Hiking, mountain biking and rock climbing are favorite pastimes in the Portland area, and the wide-open Pacific Northwest provides lots of space and opportunity to try them. Many Web sites offer directions and reviews for trails, but you needn’t go far: Portland’s huge Forest Park is right in the city and offers spots for mountain biking and hiking. For rock climbing, most popular spots are a little further out of town and into the Columbia River Gorge, but there are rock climbing gyms throughout town to get practice or sign up for a lesson. Portland Rock Climbs is a good resource for anyone wanting to get involved with the sport.
Hotels in Portland range from classic to artsy and family-friendly to romantic and couple-focused. Staying in a downtown hotel means that public transportation and activities are just steps from your door, and you can find great places to stay that cater to your every need.
Celebrating Oregon’s nearby wine country inside the city, the Hotel Vintage Plaza serves regional wines and honors their family guests with a special package called “Growing up Gourmet” that welcomes families with a bottle of wine for the parents and grape juices made from the same grapes for kids, plus a three-course gourmet dinner at the adjoining Pazzo Ristorante where the chef will let the family watch as they prepare an Italian meal. Complimentary valet parking is also included. Rates start at $384 per night. www.vintageplaza.com
Other top options include the Hotel Lucia, with its chic design aesthetic and room service provided by Thai restaurant Typhoon, or the Jupiter Hotel, which adjoins the Portland hot spot Doug Fir Lounge, and provides a party atmosphere well into the night on weekends. [For a green hotel stay, read our Eco-Friendly Portland Hotels article.]
Portland’s food scene offers the work of great chefs, alongside lots of creative options for kids. If it’s just the adults on the town, head to Portland City Grill, on the 30th floor of the U.S. Bancorp Tower, which overlooks much of the city and offers a creative selection of entrées and a great happy hour in the bar with live piano music. Another classic restaurant with a great city view is the Chart House, which is perched in the West Hills and serves sophisticated seafood and steaks.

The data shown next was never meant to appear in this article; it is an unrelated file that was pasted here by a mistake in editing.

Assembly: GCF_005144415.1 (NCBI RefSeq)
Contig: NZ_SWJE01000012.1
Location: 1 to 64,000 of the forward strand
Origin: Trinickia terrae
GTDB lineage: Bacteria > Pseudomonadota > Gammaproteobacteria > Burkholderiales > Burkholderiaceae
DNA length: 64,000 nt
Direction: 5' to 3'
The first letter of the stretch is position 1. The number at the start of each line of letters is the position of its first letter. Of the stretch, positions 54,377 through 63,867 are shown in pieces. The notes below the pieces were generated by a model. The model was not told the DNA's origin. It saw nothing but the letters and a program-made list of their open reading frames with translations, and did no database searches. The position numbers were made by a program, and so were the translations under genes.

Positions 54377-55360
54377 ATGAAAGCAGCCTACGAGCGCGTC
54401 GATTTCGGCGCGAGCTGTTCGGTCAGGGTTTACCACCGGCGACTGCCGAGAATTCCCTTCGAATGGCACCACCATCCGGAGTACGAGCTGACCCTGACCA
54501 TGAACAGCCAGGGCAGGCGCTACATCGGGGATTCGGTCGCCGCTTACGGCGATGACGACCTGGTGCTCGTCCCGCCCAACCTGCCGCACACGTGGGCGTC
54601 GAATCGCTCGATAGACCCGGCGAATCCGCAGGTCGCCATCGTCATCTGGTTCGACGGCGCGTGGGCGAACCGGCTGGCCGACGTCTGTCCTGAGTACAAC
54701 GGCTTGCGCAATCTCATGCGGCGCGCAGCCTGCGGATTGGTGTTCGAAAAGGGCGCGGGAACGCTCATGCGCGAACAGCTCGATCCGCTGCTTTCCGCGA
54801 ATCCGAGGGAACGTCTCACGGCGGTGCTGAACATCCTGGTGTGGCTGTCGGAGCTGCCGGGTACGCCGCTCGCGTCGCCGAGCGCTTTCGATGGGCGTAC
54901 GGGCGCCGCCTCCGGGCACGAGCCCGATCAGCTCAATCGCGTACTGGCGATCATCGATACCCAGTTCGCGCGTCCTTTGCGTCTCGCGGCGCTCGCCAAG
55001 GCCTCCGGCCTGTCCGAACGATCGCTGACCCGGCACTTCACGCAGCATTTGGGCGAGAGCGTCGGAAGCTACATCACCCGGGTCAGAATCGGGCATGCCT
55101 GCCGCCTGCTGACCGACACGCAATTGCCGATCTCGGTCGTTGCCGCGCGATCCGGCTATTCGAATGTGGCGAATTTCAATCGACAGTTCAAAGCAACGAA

When the kids are in tow and fine dining isn’t going to be the way to eat, check out fun restaurants like Peanut Butter & Ellie’s Café, which makes toddler-friendly food and offers a play area where kids can scream and run around without fear of dirty looks.
Unfussy food like pizza is offered up in a special way in Portland, with local joints like Pizzicato, offering gourmet pies for the whole family. Street food in Portland is also very popular, with ingenious recipes that can be eaten in the park or while walking around town. Even local microbreweries allow kids into their restaurants, and the character-filled McMenamins chains, with artistically restored buildings and pub food that’ll keep kids happy while mom and dad kick back with a pint of locally-brewed ale or one of the company’s wines, grown and processed at its Troutdale, Oregon estate.
A staple in every Portland neighborhood is the coffee shops. While Seattle to the north is known for its native-born Starbucks, true Portlanders have their favorite independent coffee shop and many offer a place for art to be displayed and independent professionals to work and converse on weekdays. Here are the best ones to sample:
Portland’s Stumptown Coffee Roasters are the original indy-coffee spots in the city. They offer cozy spots in their cafés and knowledgeable employees who care about the coffee they bring to Portland. A newer local coffee roasting company is Cellar Door Coffee Roasters, which recently opened its café on the east side, near Hawthorne Boulevard. Finally, for the ultimate Portland coffee experience, swing through the Black Sheep Bakery’s bike-thru window in the morning for a cup of coffee and a vegan muffin.
Whether it’s a romantic getaway or a family vacation, there’s something to keep everyone entertained, fed and continually exploring this city that’s known for its independent spirit. Join the laid-back vibe and stroll down green urban streets, or enjoy a frothy microbrew or cappuccino while people-watching in one of the city’s vibrant neighborhoods.
Additional reporting provided by Ashleigh Nushawg.
For great local information, try , and click on the links there!
Hotel Vintage Plaza rocks! I love the Hotel Vintage Plaza. It's the best!